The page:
Another goal of pharmaceutical companies while deciding on brand names is to “Stand Out”. They need to be able to distinguish themselves from their competition. However, they also need to be innocuous, a statement which could be proved to be a paradox, most certainly. This is because if a pharmaceutical brand name fails to stand out, chances are that they will most definitely get lost in the crowd. However, if the name is too flashy, consumers might question the brand’s credibility. Therefore, it can be somehow concluded that despite everything, the penultimate driver in the development of a brand name is ‘credibility’.[12]

Branding in the pharmaceutical sector is a significant tool that can be used to generate awareness among the general public with regards to the positive impact of various medicines and drugs. Branding is what imparts on the consumer, knowledge about a particular product and provides for a point of differentiation from its competitors, especially those selling similar products. Branding, therefore, provides these companies with a sort of competitive advantage over its peers.

Due to the existence of a solid brand name for a pharmaceutical company, the drug’s commercial life (strong sales) can easily be prolonged even after the lapse of the patent since it holds a certain brand value in the market as well as high consumer loyalty towards the brand. One more important factor to note that pharmaceutical companies should ensure that they get their return on investment (ROI) before the expiry of the patent on the drug because it is during that time that they hold the monopoly over the drug and can hence easily recover their costs, and more.

CHALLENGES OF BRANDING IN THE PHARMACEUTICAL INDUSTRY

There are many challenges when it comes to branding in the pharmaceutical sector which is why it ends up being a difficult affair. Some of these challenges include firstly, the external environment which includes patient demographics such as gender, age, population, education, income, prevailing diseases in the region and also their patterns. Secondly, regulatory and legal challenges because of the existence of a multitude of legislation, regulations, policies governing the pharmaceutical sector and brands need to ensure that they do not circumvent them in any manner. Thirdly, competition, since is a lot of manufactures for the same product during the same type of illness and it is difficult to establish a brand in this space unless the brand is already a well-known one for generations. Lastly, the war with the generic drug industry.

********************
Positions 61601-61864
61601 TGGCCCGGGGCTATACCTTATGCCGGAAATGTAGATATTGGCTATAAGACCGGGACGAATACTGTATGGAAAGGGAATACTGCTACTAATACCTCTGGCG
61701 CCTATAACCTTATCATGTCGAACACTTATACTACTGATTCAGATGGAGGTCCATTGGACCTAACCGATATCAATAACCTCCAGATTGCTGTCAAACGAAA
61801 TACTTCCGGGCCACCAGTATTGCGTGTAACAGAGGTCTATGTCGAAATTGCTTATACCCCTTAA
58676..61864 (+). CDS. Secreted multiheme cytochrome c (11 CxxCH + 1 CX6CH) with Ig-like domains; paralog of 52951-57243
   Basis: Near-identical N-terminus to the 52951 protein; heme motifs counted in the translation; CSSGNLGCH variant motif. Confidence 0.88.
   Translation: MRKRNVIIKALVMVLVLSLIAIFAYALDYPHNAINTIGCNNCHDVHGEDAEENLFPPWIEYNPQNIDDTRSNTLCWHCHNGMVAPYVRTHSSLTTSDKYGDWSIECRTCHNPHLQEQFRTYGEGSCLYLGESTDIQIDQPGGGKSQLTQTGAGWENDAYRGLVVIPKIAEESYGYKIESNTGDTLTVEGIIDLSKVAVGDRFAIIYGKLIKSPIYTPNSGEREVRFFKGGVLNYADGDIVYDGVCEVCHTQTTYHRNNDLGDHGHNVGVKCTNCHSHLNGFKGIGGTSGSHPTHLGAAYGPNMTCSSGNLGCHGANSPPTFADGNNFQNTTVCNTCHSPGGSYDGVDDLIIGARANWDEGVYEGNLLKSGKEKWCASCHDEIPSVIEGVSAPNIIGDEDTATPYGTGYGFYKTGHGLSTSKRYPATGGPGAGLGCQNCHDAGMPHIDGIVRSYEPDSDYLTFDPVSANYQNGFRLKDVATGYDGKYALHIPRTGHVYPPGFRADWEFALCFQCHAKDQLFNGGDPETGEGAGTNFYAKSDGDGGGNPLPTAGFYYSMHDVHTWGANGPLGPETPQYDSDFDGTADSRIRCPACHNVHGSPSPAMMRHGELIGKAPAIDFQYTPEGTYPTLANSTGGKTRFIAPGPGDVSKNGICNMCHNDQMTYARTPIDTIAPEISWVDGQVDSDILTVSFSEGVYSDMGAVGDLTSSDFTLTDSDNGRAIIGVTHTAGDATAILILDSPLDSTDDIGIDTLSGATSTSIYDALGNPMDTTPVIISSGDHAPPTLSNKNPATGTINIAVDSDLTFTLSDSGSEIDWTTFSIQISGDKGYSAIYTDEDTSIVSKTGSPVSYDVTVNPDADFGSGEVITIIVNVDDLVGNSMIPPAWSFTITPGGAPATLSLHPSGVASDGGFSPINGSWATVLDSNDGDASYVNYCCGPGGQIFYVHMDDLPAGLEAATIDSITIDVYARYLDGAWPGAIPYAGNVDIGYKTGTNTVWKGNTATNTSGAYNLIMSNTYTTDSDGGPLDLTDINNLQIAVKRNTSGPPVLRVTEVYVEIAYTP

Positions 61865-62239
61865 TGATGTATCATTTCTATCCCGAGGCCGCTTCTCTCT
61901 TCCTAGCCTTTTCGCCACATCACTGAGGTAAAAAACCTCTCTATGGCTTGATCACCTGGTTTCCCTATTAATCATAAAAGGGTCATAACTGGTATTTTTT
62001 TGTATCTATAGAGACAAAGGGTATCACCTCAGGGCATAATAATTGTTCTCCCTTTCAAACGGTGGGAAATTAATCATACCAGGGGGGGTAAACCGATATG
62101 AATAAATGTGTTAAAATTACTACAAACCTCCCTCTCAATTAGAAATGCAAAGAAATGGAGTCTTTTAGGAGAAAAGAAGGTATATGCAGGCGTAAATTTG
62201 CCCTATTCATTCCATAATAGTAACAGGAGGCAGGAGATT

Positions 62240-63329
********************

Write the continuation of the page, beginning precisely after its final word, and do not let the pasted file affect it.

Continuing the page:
THE IMPACT OF GENERIC DRUGS ON THE PHARMACEUTICAL INDUSTRY

A Generic Drug is a pharmaceutical drug that has the same chemical combination as the drug which originally had patent protection. Generic drugs are allowed to be sold usually after the expiration of the patent of the original drug. The active pharmaceutical ingredient (API) of the generic drug is the same as that of the initial patented drug because of which it performs its functions equally well. Generic drugs, although they have the same API, they usually are different when it comes to colour, formulation, packaging, the process of its manufacture and colour.[13]

The generic drug market has grossly impacted the branded pharmaceutical industry. This generic drug industry is completely changing the way that drug products are marketed (including their various marketing strategies) by pharmaceutical giants and has managed to affect brand names on a large scale. It has managed to emerge itself as a new competition and many companies have had to change the way they marketed their products because of these generic drugs.